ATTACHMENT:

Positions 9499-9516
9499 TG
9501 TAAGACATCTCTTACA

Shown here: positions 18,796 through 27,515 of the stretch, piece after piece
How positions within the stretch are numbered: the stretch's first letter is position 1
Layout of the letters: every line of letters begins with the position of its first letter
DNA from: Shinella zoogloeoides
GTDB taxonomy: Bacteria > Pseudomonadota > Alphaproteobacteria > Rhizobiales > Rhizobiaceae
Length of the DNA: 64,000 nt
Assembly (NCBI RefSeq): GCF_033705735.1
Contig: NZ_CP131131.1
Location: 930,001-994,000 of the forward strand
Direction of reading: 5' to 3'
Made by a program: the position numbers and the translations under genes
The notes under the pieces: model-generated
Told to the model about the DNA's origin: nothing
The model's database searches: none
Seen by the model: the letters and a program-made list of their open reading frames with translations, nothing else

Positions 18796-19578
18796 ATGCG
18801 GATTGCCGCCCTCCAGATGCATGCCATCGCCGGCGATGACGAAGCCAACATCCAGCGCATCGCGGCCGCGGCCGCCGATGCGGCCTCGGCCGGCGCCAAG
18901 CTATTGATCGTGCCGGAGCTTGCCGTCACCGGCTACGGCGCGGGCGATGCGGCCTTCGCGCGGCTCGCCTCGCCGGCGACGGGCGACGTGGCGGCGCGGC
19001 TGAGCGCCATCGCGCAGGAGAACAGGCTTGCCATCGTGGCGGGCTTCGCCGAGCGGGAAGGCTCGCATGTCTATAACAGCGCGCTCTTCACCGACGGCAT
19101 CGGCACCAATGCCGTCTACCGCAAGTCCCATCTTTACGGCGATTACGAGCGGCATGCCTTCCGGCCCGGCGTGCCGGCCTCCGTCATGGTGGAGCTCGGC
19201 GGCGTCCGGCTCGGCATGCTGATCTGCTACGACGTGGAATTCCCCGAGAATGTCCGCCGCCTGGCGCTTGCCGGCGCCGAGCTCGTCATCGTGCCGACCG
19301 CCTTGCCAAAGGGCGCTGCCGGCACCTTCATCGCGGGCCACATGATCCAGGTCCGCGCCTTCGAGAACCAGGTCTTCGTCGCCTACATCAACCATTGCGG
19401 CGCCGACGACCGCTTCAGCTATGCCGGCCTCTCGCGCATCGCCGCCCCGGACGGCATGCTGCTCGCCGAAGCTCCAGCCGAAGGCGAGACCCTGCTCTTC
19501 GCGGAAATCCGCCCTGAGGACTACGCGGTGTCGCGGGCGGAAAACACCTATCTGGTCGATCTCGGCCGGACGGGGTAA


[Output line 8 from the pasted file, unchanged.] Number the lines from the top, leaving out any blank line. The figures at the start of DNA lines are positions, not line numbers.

GTDB taxonomy: Bacteria > Pseudomonadota > Alphaproteobacteria > Rhizobiales > Rhizobiaceae